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Having trouble counting respirations and finding pulse

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by ARRR10 ARRR10 (Member)

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I had a practice lab last week on vital signs and I sort of had a hard time counting respirations and finding the pulse on one of my lab partners (I'm sorry to say this, but her arm was kind of large and and I was applying already so much pressure but still couldn't find the pulse). Also, when I try to count respirations, I try to do the method that the textbook recommended (which is placing the patients hand over the chest while doing a second set of counting pulses) but I could barely count anything, because her breathing was very faint. Anybody know an easier method of counting pulses and respirations on clients (also those with a large body frame)?

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32 Posts; 1,099 Profile Views

Well you can always put your hand on someone's back to help count respirations.

As for pulse.. but def go for the radial. If you can find that tendon it's on the side of the thumb.. easy to find the pulse then.

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spoiled_lil_sister specializes in Telemetry.

79 Posts; 2,326 Profile Views

I'm not sure if you are allowed to do this in lab or not, but I use my stethoscope to get a large patient's apical pulse & respirations at the same time, like taking a second radial pulse when counting respirations. If I attempt a radial pulse & either cannot feel it or cannot see their respirations & need to auscultate them, I just tell them something cheesy like "great - I can feel & hear your pulse just fine" as if I was comparing them. They think they are getting special attention or something...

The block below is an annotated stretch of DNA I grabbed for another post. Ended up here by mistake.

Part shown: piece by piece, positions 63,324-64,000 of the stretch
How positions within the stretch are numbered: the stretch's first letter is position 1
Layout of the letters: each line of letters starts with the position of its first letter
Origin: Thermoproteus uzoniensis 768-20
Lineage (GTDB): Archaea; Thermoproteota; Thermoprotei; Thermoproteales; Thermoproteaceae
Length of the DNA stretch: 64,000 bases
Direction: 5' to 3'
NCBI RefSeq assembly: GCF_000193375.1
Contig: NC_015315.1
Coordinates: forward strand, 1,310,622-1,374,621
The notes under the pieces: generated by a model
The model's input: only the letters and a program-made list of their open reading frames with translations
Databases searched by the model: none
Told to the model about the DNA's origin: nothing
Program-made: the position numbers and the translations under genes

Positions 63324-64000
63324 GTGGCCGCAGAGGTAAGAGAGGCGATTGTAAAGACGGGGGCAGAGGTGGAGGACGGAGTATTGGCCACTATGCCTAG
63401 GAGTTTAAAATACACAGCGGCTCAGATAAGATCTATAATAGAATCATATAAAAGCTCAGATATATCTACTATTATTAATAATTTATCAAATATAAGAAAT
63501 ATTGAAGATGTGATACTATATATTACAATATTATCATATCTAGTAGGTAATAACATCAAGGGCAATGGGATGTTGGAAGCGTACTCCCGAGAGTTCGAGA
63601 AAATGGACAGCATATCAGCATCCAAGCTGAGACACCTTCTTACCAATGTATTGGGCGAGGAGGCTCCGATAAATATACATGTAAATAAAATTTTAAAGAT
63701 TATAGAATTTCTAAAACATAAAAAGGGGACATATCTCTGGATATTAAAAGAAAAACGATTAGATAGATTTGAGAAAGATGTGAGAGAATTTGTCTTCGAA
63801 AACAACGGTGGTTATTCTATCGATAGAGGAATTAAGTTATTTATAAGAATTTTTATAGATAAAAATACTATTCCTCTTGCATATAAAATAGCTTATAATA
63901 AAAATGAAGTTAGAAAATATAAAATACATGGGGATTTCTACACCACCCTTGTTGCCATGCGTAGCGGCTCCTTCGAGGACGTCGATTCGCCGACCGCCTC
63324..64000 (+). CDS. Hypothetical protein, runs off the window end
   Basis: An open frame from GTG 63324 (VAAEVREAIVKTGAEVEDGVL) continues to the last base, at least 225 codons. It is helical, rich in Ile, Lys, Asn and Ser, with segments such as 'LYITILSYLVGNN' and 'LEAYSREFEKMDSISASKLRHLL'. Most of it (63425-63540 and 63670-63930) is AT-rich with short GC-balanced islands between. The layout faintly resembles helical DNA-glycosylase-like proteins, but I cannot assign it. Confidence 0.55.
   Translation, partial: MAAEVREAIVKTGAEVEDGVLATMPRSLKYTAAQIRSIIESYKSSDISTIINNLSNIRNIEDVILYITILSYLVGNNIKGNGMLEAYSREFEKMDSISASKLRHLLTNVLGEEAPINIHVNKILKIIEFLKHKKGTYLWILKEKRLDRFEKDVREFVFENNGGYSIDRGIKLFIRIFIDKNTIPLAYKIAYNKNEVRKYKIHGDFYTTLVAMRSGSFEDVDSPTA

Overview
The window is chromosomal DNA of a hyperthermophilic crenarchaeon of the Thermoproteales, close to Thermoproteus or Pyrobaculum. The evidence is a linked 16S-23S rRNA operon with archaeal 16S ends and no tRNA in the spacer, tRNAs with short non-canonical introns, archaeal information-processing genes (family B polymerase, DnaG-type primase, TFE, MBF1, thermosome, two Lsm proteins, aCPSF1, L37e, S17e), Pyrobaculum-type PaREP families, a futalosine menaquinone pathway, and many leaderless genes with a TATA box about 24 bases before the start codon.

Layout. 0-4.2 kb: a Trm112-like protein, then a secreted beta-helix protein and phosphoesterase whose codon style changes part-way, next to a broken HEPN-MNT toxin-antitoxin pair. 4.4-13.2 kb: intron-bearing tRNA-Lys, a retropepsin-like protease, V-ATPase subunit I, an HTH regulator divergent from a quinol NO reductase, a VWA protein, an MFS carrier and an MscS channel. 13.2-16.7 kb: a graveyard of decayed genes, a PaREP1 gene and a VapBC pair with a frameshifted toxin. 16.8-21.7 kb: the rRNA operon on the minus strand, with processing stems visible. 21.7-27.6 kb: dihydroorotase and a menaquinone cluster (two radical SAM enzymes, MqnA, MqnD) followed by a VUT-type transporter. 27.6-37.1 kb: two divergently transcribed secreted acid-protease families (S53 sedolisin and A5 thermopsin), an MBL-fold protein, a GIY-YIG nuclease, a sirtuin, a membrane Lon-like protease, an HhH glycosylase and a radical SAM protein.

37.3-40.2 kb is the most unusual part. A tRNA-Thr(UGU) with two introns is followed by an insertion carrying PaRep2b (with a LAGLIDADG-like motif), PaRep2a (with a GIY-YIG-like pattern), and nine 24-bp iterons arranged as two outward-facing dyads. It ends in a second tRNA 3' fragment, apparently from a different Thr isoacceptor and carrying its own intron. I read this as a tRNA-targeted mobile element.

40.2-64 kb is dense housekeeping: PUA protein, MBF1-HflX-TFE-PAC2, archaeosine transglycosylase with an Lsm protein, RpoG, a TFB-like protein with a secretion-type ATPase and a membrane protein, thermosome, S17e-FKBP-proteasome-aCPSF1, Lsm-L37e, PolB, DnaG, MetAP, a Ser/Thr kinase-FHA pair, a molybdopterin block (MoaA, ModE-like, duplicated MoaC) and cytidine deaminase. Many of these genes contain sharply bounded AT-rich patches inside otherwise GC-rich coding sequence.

Hope this helps!

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Thedreamer has 4 years experience and specializes in PCU/Hospice/Oncology.

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Maybe its my EMT background but I learned to just take 15 seconds, get a radial and count respirations at the same time, multiply by 4, and theres your bpm and rpm. Works for me!

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aerorunner80 has 8 years experience and specializes in NICU.

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We use vital machines typically to get all our signs except for resp. Sometimes the machine doesn't pick up pulse and I do have to take it manually. If I try one wrist, say the right one, and don't feel anything or I find it but it's so weak I only feel every other beat or so, I'll ask the pt if they are right or left handed. If they are right, I will then try the left and I almost always am able to feel it there. If that doesn't work, I will take a carotid pulse.

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loriangel14 is a RN and specializes in Acute Care, Rehab, Palliative.

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Sometimes applying too much pressure can occlude a radial pulse. I used to have this problem. Also try finding the notch beside the tendon on the thumb side of the wrist to locate for the radial pulse. The suggestion putting one hand on the back is an excellent one for counting resps. Also your lab partner may have been conscious of you trying to count and tensed up making her breathing shallow.

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1,927 Posts; 14,513 Profile Views

I've found that sometimes applying too much radial pressure makes it harder to feel. Also, I'm sure there are many of us who only count for 15 seconds and multiply by 4 but I wouldn't recommend doing that in clinicals. Reason is that pulse and respirations can be irregular, especially if they're circling the drain.

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